Go to main content

“I’ve found people I can finally talk to…”

Emergency Health Rehabilitation
Syria

Hussein, 25, was injured in an air strike in Syria, in 2013. Left paraplegic by a shrapnel that remains lodged in his back, he fled to Lebanon to seek treatment, leaving his family behind. Handicap International, with support from LIGHT FOR THE WORLD, is helping him recover physically and to fight his depression. 

Hussein

Hussein with Maram and Abeer, Handicap International’s psychosocial support specialists | © E. Fourt / Handicap International

Huddled against the stove in his modest room, Hussein looks forward to his visits from Maram and Abeer, Handicap International’s psychosocial support specialists. "Today, it’s our fifth session,” explains Maram. “And I’ve already seen Hussein change house three times since we first met.” After arriving alone in Lebanon a few years ago, Hussein has survived thanks to the generosity of others. For the last few weeks, he has been living with a couple from his village, back in Syria. They also fled to Lebanon when they learned that they were going to have a child. Samar and Imad, now young parents, say : “When he came to live with us, Hussein seemed to be exhausted, physically and psychologically. He is starting to get better, but the fact that he has to change locations so often still troubles him a lot.”

It was Samar and Imad who told Handicap International about Hussein. The organization’s professionals rapidly recommended physiotherapy sessions for the young man. They also suspected that he was suffering from depression and referred him to colleagues, specialized in psychosocial support. Abeer and Maram then met with Hussein and organized a series of sessions to help him manage his anxiety.

“When we first met Hussein, his living conditions were awful and he didn’t want to talk to us at all. He was sharing an apartment with a dozen other Syrians and had no privacy. It took several sessions and a lot of patience to build up the relationship of trust we have with him now,” says Maram.

The aim of today’s session is to encourage him to work on his shyness. In fact, it was Hussein who came up with the idea.

“These sessions help me a lot. I’ve found people I can finally talk to and I’m learning little by little to get rid of my negative thoughts. Maram and Abeer are great people, it’s as if my mind had started functioning again since I met them,” he explains. The two women smile and invite him to tell them more about his life since he arrived in Lebanon. “When I left Syria to come here, I couldn’t even walk,” says Hussein. “Thanks to Handicap International’s physiotherapy sessions, I have gradually recovered. I can feel my legs again. Now I can take a few steps over short distances. I’m gradually getting back to normal, physically and mentally. My biggest dream is to return to how I was, before the accident.”

The discussion continues between Hussein and Handicap International’s professionals. Although he is still quite withdrawn, Hussein starts to open up more. “I want to worry less and leave my anxiety behind me, not to be so stressed about the future,” he says. Maram listens to him carefully, and tries to reassure him. Hussein is in a difficult situation. Unable to work, he has no way of meeting his own needs. His road to independence will be long. But Maram stays positive and underlines the progress he has already made. By keeping that in mind, he’ll be able to continue moving forward.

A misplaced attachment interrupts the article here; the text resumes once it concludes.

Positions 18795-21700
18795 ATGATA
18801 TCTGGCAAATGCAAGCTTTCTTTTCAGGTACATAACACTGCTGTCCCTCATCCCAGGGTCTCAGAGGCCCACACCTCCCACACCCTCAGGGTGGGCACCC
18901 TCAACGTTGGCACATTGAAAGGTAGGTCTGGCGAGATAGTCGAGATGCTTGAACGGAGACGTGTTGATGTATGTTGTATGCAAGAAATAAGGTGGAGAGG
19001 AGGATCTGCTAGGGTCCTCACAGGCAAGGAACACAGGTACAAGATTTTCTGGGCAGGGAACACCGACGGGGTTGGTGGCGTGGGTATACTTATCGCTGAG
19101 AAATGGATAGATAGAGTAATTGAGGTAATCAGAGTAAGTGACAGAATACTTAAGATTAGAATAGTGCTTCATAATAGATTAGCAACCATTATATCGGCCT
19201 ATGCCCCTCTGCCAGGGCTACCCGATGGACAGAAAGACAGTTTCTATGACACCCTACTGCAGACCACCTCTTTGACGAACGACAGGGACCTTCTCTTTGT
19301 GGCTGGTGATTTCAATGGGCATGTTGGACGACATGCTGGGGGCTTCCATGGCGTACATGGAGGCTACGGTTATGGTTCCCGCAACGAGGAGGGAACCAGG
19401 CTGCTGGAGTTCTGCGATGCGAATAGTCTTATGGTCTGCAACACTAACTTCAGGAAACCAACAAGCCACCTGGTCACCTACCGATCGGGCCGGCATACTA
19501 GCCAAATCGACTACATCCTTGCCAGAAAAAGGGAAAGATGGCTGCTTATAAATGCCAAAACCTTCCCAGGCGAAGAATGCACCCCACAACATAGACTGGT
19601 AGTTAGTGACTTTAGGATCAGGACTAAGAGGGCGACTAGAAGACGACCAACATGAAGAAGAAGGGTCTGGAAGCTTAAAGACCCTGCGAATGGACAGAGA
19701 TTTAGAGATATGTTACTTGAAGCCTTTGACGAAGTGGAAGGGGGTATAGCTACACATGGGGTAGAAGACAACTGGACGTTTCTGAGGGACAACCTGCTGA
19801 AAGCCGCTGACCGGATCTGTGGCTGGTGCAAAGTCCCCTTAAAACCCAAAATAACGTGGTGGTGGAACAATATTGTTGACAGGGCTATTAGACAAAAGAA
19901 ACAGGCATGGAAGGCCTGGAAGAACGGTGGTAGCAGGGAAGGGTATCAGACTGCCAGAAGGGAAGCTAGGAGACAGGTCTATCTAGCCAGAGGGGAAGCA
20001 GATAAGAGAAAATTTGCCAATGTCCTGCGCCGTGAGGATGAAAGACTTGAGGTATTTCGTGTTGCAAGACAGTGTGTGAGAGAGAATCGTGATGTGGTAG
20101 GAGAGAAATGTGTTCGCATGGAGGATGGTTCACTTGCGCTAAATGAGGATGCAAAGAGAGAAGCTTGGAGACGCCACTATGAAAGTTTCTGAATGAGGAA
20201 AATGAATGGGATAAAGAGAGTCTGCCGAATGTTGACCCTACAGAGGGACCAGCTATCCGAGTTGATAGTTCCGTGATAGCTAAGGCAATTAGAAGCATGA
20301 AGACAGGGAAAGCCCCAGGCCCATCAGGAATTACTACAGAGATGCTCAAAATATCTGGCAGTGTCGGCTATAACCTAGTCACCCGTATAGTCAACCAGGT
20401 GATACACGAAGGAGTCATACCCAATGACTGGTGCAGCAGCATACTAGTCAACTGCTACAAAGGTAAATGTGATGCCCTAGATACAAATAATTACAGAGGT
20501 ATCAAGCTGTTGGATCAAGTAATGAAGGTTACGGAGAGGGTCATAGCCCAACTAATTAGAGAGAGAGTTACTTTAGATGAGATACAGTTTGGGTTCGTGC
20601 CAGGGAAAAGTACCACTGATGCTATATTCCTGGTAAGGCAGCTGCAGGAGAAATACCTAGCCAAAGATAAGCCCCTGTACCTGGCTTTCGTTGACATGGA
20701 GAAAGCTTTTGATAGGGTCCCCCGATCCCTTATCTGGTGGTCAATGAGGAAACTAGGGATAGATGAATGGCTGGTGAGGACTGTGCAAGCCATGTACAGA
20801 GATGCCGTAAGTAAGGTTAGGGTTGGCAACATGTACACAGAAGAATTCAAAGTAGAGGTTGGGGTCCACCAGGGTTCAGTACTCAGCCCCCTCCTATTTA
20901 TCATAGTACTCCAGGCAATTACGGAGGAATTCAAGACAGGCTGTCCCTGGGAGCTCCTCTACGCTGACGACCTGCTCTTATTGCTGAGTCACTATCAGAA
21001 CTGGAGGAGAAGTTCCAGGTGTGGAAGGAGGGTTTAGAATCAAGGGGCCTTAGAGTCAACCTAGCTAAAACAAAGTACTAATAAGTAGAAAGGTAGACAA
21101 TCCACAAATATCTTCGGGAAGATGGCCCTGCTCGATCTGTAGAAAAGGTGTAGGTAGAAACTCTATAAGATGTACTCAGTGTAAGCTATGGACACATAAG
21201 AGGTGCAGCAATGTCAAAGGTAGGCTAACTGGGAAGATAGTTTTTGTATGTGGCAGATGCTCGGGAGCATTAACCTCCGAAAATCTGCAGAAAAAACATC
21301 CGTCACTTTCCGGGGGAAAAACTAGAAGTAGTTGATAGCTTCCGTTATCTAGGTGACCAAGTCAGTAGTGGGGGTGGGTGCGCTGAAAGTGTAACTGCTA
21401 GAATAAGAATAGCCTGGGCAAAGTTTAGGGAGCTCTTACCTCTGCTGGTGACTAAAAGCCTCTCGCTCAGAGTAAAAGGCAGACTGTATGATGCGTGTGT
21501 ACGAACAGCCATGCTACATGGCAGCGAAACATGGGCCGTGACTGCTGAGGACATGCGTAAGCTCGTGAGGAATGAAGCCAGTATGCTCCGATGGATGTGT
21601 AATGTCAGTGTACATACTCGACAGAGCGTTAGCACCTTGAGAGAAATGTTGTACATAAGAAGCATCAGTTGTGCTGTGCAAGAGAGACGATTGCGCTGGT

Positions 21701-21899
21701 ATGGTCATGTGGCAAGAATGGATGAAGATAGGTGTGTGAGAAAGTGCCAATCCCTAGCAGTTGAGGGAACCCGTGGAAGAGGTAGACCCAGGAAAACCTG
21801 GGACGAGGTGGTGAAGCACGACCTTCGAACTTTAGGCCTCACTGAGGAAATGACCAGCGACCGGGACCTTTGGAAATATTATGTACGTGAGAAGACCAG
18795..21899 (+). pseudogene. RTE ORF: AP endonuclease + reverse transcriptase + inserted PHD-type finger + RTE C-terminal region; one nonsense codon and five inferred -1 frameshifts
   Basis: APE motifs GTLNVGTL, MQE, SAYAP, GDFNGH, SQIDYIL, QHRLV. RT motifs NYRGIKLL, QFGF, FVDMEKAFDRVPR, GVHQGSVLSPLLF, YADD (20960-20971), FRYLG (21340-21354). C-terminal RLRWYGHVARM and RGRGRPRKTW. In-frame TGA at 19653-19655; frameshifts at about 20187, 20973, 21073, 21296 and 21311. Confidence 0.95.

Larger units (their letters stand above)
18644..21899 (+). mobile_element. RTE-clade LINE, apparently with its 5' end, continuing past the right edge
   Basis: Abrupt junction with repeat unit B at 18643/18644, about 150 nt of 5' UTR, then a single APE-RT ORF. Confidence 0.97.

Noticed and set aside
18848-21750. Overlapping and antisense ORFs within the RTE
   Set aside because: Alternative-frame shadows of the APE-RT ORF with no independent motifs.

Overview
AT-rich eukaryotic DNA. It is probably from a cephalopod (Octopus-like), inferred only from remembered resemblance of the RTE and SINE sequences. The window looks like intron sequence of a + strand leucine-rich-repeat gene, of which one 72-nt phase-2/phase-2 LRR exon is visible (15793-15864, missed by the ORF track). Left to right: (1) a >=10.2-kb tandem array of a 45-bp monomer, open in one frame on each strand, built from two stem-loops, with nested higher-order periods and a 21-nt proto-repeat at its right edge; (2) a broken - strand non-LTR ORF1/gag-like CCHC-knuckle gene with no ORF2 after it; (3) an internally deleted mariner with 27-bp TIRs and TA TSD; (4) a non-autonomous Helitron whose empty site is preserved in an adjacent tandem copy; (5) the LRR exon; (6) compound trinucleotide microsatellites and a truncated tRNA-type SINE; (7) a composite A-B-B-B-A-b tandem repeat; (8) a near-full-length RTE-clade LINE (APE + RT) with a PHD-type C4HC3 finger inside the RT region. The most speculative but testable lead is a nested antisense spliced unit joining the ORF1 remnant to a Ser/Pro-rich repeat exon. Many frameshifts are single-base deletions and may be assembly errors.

The session comes to an end and Hussein thanks Maram and Abeer for their help. He tells them that he doesn’t know where he’ll be living when they see him again, but that he’s looking forward to his next session.

Talking with the two young women helps him to feel better and to move forward.

“When the war is over, I would like to help rebuild my country and to find my family again,”

Where your
support
helps

PRESS CONTACT

CANADA

Gabriel PERRIAU

USA

Mica BEVINGTON

 

Help them
concretely

To go further

A frightening increase in the number of victims of explosive weapons
(c) E. Fourt/HI

A frightening increase in the number of victims of explosive weapons

On the occasion of the International Day for Mine Awareness, HI is alarmed by the frightening increase in the number of civilian victims of explosive weapons : 32,008 civilians were killed or injured by explosive weapons in 2016 (out of a total of 45,624 victims), according to Action on Armed Violence (AOAV). The toll looks even heavier for 2017, as civilians account for 90% of the victims of explosive weapons when they are used in populated areas. Landmine Monitor has recorded a dramatic increase in casualties of mine and explosive remnants over the past three years. Syria, Afghanistan, Libya, Ukraine and Yemen are among the main countries affected.

Bangladesh: Rohingya Refugees brace for rain and cyclones
© E.Pajot/ HI

Bangladesh: Rohingya Refugees brace for rain and cyclones

The largest refugee camp in the world is built on tree-stripped hills in a flood-prone area of southern Bangladesh. With annual rains expected to arrive in April and the threat of cyclones looming, HI staff in the camps are extremely concerned about the impact of flooding and landslides on the most vulnerable.

7th anniversary of the Syrian conflict: After the death of partner organisation’s employee, HI condemns continuous bombings
© AFP PHOTO / AMER ALMOHIBANY

7th anniversary of the Syrian conflict: After the death of partner organisation’s employee, HI condemns continuous bombings

A staff member from a Syrian organisation that Humanity and Inclusion (HI) partners with was killed yesterday. Mustafa, his wife and their two children – both under the age of 8 years old – were killed by shelling in Hamouriyeh, Eastern Ghouta. As today marks the 7th anniversary of the Syrian conflict, HI condemns once again bombing and shelling of populated areas and calls on all parties to the conflict to protect civilians.